# Amplifier gain too HIGH?

I have this circuit :

Two common base amplifiers for amplifying frequency in FM range (88 to 108 Mhz).

The Problem is, as seen in the figure, I am getting an output of 1.5 V for an input of 10 uV. That means a gain of nearly 150,000, which really bothers me.

Firstly, I would like to ask is whether this much gain or amplitude (1.5 V) is normal or is it too high. The schematic is the front end for an FM receiver and this output will be fed to a mixer for producing intermediate frequency.

Second and more importantly is the following sequence of events :

1) When I had a single common base configuration instead of two, the circuit was same (meaning I was taking output from only 1 transistor and second one was not in the picture), except the inductor in collector leg was 1 uH instead of 3 uH.

In this situation, the output was of the order of 500 uV or so ( See below)

2) Next I combined the two transistors as in the schematic above. This gave me an output of 1 - 3 mV depending on frequency. So far OK I guess.

3) Now as soon as I change even one inductor to 3 uH, the gain shoots up dramatically ( first pic). More importantly, this does not happen in EVENT 1, if I replace the 1 uH by 3 uH.

Can someone explain this, and more importantly address my first concern; Is this much amplitude OK ?

Thank You.

• It's oscillating, and probably acting as a low power transmitter. Also, the first stage output should come from Q1 collector, i.e. before the choke, not after. The choke will block any signal at the frequency of interest. (Zoom in to find the actual oscillation frequency) – Brian Drummond Nov 16 '14 at 12:00
• Are you sure that the observed output (first picture) is the amplified version of the input signal? The start of the output wave looks as if it is a self-sustained oscillation.(Brian Drummond was quicker by 30 sec). – LvW Nov 16 '14 at 12:01
• @BrianDrummond . Thanks. Measuring output directly from collector in cascaded config solved the problem. – Plutonium smuggler Nov 16 '14 at 12:42

Is this much amplitude OK ?

It depends on how much amplitude you want of course. Asking if this much amplitude is "too much" presupposes that someone will know what signal is required by whatever follows the circuit in your question.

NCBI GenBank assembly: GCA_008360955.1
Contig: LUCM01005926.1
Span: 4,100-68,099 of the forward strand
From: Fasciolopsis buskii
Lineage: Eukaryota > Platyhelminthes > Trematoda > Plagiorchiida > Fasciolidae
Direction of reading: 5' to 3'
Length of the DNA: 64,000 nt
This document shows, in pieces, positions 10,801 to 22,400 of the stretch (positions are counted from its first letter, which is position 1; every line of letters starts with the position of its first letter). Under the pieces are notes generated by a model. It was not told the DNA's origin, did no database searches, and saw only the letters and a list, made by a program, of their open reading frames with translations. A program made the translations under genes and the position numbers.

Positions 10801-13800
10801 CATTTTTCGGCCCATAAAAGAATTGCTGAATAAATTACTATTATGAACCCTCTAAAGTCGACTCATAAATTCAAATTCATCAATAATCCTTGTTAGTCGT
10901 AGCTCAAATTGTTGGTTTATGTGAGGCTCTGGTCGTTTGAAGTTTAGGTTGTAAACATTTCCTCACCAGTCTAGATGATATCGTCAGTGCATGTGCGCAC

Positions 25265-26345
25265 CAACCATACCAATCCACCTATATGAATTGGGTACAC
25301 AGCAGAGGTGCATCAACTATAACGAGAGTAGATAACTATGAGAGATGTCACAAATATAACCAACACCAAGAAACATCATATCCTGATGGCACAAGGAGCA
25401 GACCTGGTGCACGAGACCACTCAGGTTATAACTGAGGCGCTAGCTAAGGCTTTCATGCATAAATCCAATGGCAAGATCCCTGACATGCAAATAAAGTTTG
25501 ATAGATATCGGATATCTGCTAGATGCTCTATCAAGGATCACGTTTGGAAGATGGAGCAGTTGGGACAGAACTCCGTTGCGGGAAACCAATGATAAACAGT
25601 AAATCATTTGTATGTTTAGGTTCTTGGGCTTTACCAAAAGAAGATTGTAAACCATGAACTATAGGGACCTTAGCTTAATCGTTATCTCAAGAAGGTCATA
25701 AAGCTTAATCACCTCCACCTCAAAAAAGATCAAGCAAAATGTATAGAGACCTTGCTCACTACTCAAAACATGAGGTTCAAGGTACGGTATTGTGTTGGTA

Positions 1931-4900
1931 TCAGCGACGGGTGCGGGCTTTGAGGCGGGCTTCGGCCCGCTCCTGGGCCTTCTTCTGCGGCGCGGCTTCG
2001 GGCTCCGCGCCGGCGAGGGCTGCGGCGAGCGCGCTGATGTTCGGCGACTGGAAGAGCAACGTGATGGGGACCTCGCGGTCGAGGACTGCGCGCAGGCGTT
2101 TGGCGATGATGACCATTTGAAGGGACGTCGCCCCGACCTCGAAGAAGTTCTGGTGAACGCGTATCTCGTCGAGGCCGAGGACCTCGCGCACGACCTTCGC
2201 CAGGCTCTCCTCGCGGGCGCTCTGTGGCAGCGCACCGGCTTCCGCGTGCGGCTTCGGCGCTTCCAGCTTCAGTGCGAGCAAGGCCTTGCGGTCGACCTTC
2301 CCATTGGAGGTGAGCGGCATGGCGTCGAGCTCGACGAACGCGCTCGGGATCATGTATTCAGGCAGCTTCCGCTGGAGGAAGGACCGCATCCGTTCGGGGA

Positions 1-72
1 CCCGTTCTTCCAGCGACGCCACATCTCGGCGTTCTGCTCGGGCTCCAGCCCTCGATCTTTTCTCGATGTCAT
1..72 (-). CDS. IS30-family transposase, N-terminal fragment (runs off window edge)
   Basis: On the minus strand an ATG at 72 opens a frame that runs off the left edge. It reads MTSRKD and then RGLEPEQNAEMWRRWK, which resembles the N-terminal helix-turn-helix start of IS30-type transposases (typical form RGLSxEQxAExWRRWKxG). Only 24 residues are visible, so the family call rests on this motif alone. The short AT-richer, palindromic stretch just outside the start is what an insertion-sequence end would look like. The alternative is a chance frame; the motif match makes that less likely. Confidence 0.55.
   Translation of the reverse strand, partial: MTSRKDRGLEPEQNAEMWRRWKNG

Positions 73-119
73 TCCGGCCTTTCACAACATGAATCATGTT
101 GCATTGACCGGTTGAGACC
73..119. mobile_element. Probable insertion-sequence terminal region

Regards the gain of 150,000 this is extremely unlikely given the circuit shown. My guess is that the circuit is self-oscillating - look how the waveform rises from nothing to its final value - why does it gradually rise like that and then level out? I've seen intentional LC oscillators do that after power is applied and my gut is telling me you have positive feedback and have "made" an oscillator.

When you had your first stage, you had a gain of 50 and this seems reasonable. Your second stage is virtually identical so I'd expect, at best a total gain of no more than 2500. This tells me you have inadvertently made an oscilator.

I'll also add that your circuit is not clear - where is the 0V attached and could it be that the nodes marked R3(1) and R8(1) are not connected to perfect voltage sources - I'm no expert in this software suite so this may be a red-herring but the 0V point needs to be clearer on both diagrams to fully understand this.

• Just by tripling an inductor ? Then how can I be sure that by using 1 uH inductor in both amplifiers, it is indeed amplifying and not oscillating ? And that ground node is cut in pic ( the line going from first bjt's emitter has ground) – Plutonium smuggler Nov 16 '14 at 12:06
• Tripling the inductor could cause the circuit of the 1st transistor to match the resonant tuned frequency of the 2nd transistor and the gain will sky-rocket at just one frequency. It's unclear what C15 is connected to in your measurement so I can't be sure of course. – Andy aka Nov 16 '14 at 13:00
• It was at all frequency of interest though (88 to 108 MHz). C15 has voltage probe attached. Anyways, taking output directly from collector solved the problem. Thanks. – Plutonium smuggler Nov 16 '14 at 13:04

It's not amplifying, it's oscillating- that's why you get the slow build-up in the envelope.

It is possible to get higher than expected gains from an amplifier by the use of regenerative circuits-- in vacuum tube circuits a 'tickler coil' was used (cp. tickling the dragon's tail). The idea was to have the circuit close to oscillation, but not quite, so the signal was effectively amplified multiple times.

As in your oscillating circuit, the high steady-state gain would take many cycles to build up and approach the final value.